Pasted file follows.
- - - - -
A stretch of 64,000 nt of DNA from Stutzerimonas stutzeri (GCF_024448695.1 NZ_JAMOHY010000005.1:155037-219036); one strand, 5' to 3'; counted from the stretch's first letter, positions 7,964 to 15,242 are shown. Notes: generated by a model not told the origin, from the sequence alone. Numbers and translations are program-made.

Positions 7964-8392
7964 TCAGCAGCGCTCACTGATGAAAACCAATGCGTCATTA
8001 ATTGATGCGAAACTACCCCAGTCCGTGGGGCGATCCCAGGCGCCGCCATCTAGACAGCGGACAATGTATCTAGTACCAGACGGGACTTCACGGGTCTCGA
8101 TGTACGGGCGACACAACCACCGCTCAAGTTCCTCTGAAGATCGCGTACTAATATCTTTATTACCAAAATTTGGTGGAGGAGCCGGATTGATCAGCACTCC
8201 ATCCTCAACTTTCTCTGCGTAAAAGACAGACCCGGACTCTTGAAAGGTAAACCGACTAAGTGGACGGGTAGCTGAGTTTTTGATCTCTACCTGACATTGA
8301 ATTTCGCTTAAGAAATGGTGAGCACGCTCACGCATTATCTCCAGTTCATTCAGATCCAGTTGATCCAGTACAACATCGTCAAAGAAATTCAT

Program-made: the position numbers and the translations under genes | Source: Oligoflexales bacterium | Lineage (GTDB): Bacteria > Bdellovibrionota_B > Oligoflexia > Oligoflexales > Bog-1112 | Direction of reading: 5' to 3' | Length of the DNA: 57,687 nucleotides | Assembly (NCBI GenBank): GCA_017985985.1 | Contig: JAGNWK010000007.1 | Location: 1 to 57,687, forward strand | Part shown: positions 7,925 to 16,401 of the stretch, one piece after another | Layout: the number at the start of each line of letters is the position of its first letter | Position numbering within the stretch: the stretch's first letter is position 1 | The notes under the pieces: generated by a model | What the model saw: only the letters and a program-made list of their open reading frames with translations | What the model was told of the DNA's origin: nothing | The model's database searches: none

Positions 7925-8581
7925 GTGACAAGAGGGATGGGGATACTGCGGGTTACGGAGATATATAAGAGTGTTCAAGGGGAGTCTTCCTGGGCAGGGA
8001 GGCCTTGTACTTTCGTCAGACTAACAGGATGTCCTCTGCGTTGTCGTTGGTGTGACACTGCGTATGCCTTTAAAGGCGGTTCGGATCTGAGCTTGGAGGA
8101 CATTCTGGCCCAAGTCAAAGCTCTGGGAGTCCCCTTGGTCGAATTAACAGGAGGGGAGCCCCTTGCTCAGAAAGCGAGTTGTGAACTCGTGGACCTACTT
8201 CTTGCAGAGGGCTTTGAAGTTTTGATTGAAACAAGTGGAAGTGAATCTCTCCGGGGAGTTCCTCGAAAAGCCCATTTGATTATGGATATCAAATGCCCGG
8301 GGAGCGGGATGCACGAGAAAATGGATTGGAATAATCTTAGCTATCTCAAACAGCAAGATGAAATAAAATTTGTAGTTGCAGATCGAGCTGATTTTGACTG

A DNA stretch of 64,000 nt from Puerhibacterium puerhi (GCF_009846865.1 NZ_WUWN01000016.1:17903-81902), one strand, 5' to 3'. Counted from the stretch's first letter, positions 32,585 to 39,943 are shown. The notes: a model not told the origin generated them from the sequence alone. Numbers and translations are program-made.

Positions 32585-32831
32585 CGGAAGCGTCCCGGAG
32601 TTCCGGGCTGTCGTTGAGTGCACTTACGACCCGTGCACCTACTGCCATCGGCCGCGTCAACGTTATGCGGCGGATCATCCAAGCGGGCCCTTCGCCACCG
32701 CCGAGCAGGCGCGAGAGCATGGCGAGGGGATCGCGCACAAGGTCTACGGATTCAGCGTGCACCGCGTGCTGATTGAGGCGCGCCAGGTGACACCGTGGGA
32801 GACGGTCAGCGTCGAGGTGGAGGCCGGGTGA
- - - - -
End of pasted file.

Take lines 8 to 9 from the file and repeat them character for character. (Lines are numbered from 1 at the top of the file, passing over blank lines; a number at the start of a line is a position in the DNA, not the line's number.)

Program-made: the position numbers and the translations under genes | Source: Oligoflexales bacterium | Lineage (GTDB): Bacteria > Bdellovibrionota_B > Oligoflexia > Oligoflexales > Bog-1112 | Direction of reading: 5' to 3' | Length of the DNA: 57,687 nucleotides | Assembly (NCBI GenBank): GCA_017985985.1 | Contig: JAGNWK010000007.1 | Location: 1 to 57,687, forward strand | Part shown: positions 7,925 to 16,401 of the stretch, one piece after another | Layout: the number at the start of each line of letters is the position of its first letter | Position numbering within the stretch: the stretch's first letter is position 1 | The notes under the pieces: generated by a model | What the model saw: only the letters and a program-made list of their open reading frames with translations | What the model was told of the DNA's origin: nothing | The model's database searches: none

Positions 7925-8581